Axios PM

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September 29, 2023

๐Ÿป Happy Friday!ย Today's PM โ€” edited by Noah Bressner โ€”ย is 586 words, a 2-min. read.ย Thanks to Sheryl Miller for the copy edit.

๐Ÿšจ Situational awareness: The Republican-controlled House voted down a last-ditch measure to temporarily avert a government shutdown.

  • Federal funding expires at midnight on Saturday. Keep reading.

1 big thing: California succession scramble

Dianne Feinstein celebrates her first Senate win in 1992.
Dianne Feinstein celebrates her first Senate win in 1992. Photo: George Nikitin/AP

California Sen. Dianne Feinstein's death presents the state's Democratic governor with a complicated political problem, Axios' Hans Nichols writes.

  • Why it matters: Gov. Gavin Newsom is widely expected to use the appointment of Feinstein's replacement to bolster his political standing for a potential presidential run at some point, according to California political advisers.

Feinstein, a Democratic stalwart, had been dealing with health issues when she announced in February that she wouldn't seek re-election in 2024.

  • Newsom vowed to appoint a Black woman to serve out Feinstein's term if she had to resign before it expired in January 2025.
  • One option would be Rep. Barbara Lee, a former chair of the Congressional Black Caucus who has been in Congress for 25 years.

๐ŸฅŠ Reality check: Newsom has said it would be unfair to appoint anyone running in the primary for Feinstein's seat, which includes Lee and two other Democrats in Congress.

  • That has put a spotlight on Shirley Weber, California's secretary of state, as a potentially safer choice.
  • If Newsom decides to break his pledge to appoint a Black woman, sources say another option could be former Stockton, Calif., Mayor Michael Tubbs.

๐Ÿ›‘ Between the lines: Newsom will be under pressure to move quickly with the appointment with a government shutdown looming.

  • Democrats might need every vote they can get in the politically divided Senate.

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2. ๐ŸŒ‰ Remembering San Francisco's giant

Dianne Feinstein, then San Francisco's mayor, "taking a stand" against crime in 1981.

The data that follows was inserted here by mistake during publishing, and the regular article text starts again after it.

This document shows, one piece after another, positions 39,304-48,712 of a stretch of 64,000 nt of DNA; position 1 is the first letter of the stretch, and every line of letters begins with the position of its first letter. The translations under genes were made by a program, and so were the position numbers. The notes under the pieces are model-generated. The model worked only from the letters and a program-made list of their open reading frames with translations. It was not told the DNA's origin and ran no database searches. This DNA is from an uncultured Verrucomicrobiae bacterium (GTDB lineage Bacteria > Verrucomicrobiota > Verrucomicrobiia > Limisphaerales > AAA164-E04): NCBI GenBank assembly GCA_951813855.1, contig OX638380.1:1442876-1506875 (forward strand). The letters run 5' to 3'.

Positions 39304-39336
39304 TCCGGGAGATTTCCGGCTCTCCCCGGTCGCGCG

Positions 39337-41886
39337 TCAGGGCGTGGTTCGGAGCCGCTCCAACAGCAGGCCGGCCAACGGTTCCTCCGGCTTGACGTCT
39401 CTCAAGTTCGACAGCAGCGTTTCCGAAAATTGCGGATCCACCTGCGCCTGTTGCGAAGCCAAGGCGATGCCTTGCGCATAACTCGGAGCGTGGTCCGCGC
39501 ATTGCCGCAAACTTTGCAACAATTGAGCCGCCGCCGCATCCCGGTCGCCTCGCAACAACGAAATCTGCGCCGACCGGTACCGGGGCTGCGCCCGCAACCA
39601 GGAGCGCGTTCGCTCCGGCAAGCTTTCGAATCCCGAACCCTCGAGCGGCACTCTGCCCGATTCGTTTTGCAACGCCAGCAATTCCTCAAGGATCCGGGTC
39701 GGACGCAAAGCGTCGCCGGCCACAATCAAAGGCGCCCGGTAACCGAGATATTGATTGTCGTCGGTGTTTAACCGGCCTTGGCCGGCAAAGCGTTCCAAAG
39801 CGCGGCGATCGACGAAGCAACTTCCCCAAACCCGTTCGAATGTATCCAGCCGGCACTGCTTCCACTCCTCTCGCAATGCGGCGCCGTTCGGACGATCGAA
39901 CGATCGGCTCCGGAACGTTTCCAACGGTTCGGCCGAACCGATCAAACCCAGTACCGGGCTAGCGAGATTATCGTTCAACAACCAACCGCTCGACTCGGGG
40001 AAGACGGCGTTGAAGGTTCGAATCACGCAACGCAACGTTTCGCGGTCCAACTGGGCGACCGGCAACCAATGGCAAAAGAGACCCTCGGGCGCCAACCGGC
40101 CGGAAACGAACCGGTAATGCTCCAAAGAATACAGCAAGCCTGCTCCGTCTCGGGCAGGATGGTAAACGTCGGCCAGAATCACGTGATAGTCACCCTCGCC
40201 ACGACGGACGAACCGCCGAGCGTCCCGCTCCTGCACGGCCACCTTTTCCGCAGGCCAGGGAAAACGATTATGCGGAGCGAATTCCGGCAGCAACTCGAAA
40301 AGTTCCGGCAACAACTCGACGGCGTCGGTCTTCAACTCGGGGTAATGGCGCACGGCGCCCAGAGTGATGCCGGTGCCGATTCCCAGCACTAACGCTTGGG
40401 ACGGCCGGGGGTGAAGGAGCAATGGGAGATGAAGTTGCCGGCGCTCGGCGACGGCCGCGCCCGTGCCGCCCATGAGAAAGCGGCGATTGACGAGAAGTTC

Dianne Feinstein, then San Francisco's mayor, "taking a stand" against crime in 1981. Photo: Roger Ressmeyer/CORBIS/VCG via Getty Images

Dianne Feinstein, who died in D.C. last night at 90, was the longest-serving woman senator in American history.

  • Why she mattered: The California Democrat was a trailblazer who rose from San Francisco's political scene to become a powerful force in the Senate, Axios' Andrew Solender and Sareen Habeshian write.

Feinstein's political career took off in the wake of tragedy.

  • She became San Francisco's first female mayor after the double assassination of George Moscone, the mayor, and Harvey Milk, a pioneering gay rights activist.

Her election to the Senate in 1992 came in the wake of sexual harassment allegations against Clarence Thomas, Axios' Natalie Daher writes.

  • His Supreme Court confirmation hearings helped galvanize a record number of women to run for office in a wave known as "the Year of the Woman."

In the Senate, she authored the 1994 assault weapons ban and led a sweeping investigation into the CIA's post-9/11 torture program.

3. Catch me up

Data: NOAA. Map: Will Chase/Axios
Data: NOAA. Map: Will Chase/Axios
  1. โ˜” Mapped: Torrential rainfall is leading to severe flooding across New York City and the surrounding area, Axios extreme-weather expert Andrew Freedman writes.
  2. โš–๏ธ A suspect was arrested and charged with murder in Las Vegas for the 1996 killing of Tupac Shakur. It was a long-awaited breakthrough in a case that has frustrated investigators and fascinated the public. Get the latest.
  3. ๐Ÿš˜ The UAW added two car plants to its historic strike, saying contract negotiations didn't result in meaningful progress with Ford and GM, Axios' Ivana Saric and Joann Muller write.

4. ๐Ÿ—ž๏ธ WSJ reporter detained 6 months

 Evan Gershkovich stands inside a defendants' cage before a hearing to consider an appeal on his extended pre-trial detention in Moscow.
Photo: Natalia Kolesnikova/AFP via Getty Images

Six months ago today, Wall Street Journal reporter Evan Gershkovich was detained while reporting in Russia.

  • He's been held since on espionage charges that the U.S. government and The Wall Street Journal vehemently deny.

The State Department says he's wrongfully detained.

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